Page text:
Triangulate simple features including the input edges as constraints, rather than being bounded to the convex hull.

ct_triangulate(x, ...)

# S3 method for POINT
ct_triangulate(x, trim = TRUE, ...)

# S3 method for MULTIPOINT
ct_triangulate(x, trim = TRUE, ...)

ct_triangulate(x, trim = TRUE, ...)

# S3 method for sfg
ct_triangulate(x, trim = TRUE, ...)

# S3 method for sfc
ct_triangulate(x, ...)

# S3 method for sf
ct_triangulate(x, trim = TRUE, ...)



simple feature geometry or data frame


arguments for triangulate, see details


drop triangles that fall "outside" i.e. "holes" and non-convex regions, TRUE by default


simple feature column st_sfc or data frame st_sfc


This is not a Delaunay Triangulation by default, but is "mostly-Delaunay". Use the D = TRUE option, passed to the underlying function in RTriangle to ensure the criterion is met, as well as edge constraints.

All POLYGON, LINESTRING, MULTIPOLYGON, and MULTILINESTRING inputs (including those in GEOMETRYCOLLECTION) are broken down into line segments that are included in the mesh. Holes are removed by default, but can be retained with the trim argument.

The triangles are collected as POLYGONs within a GEOMETRYCOLLECTION, and in the case of an sf object it's returned within the original input data frame.

There's no way in this package to retain the set of shared vertices, or the segment or the triangle indices. It is a fundamental feature of the standard, that this information is not represented.

Further arguments may be passed down to the underlying triangulation function triangulate. Note that planar coordinates are assumed, no matter what projection the input is in. There's no sensible meaning to a value for a in units m^2 for a layer that is in longitude/latitude, for those use "area in square degrees", the straightforward meaning in planar coordinates. These arguments are, from the documentation of that function:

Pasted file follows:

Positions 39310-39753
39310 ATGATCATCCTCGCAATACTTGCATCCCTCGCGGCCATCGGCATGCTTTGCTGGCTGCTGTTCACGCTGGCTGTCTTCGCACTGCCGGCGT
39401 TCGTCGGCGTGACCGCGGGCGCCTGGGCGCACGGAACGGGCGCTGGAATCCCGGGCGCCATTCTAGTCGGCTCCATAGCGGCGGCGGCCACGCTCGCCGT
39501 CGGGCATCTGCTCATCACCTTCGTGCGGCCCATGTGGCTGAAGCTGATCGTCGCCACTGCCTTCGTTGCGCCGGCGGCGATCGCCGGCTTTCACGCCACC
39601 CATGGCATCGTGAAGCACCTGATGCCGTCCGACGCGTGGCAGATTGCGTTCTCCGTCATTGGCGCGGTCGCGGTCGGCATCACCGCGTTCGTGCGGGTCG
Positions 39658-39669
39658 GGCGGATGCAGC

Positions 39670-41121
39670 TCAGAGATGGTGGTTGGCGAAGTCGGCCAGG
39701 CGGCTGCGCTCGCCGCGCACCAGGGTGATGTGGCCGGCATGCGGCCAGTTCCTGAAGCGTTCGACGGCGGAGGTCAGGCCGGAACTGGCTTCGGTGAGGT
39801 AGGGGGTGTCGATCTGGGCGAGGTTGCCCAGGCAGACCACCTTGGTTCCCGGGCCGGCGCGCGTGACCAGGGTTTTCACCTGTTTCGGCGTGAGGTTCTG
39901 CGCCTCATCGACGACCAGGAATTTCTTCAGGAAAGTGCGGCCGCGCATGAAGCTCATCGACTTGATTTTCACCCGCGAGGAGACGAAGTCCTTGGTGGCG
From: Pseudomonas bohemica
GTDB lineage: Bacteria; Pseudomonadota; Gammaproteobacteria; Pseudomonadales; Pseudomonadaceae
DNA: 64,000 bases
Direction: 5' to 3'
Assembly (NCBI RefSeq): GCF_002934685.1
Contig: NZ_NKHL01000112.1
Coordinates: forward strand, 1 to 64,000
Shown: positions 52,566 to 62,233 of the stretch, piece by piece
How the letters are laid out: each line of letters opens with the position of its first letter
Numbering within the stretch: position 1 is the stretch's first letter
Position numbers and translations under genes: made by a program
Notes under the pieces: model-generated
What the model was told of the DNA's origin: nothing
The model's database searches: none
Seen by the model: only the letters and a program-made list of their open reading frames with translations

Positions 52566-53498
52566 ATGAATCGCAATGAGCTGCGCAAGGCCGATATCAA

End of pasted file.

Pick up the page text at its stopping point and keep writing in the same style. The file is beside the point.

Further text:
a Maximum triangle area. If specified, triangles cannot be larger than this area.


Minimum triangle angle in degrees.


If TRUE prohibits the insertion of Steiner points on the mesh boundary.


If TRUE jettisons vertices that are not part of the final triangulation from the output.


If TRUE produce a conforming Delaunay triangulation. This ensures that all the triangles in the mesh are truly Delaunay, and not merely constrained Delaunay. This option invokes Ruppert's original algorithm, which splits every subsegment whose diametral circle is encroached. It usually increases the number of vertices and triangles.


Specifies the maximum number of added Steiner points.


Verbosity level. Specify higher values for more detailed information about what the Triangle library is doing.


If TRUE suppresses all explanation of what the Triangle library is doing, unless an error occurs.


GEOMETRYCOLLECTION as input is not yet supported.


nc <- read_sf(system.file("shape/nc.shp", package="sf"), quiet = TRUE)
nc_triangles <- ct_triangulate(nc[, c("NAME", "geometry")])
plot(nc[, "NAME"])
plot(nc_triangles, add = TRUE, col = NA, lty = "dotted")

idx <- c(4, 5, 6, 7, 8, 20, 21)
op <- par(mfrow = c(2, 1))
if (packageVersion("sf") <= '0.2.8'){
nc <- st_transform(nc, "+proj=eqc +ellps=WGS84")

plot(st_triangulate(nc[idx, c("NAME", "geometry")]), col = "grey")
#> Warning: st_triangulate does not correctly triangulate longitude/latitude data

## Warning ct_triangulate does correctly triangulate longitude/latitude data
plot(ct_triangulate(nc[idx, c("NAME", "geometry")]))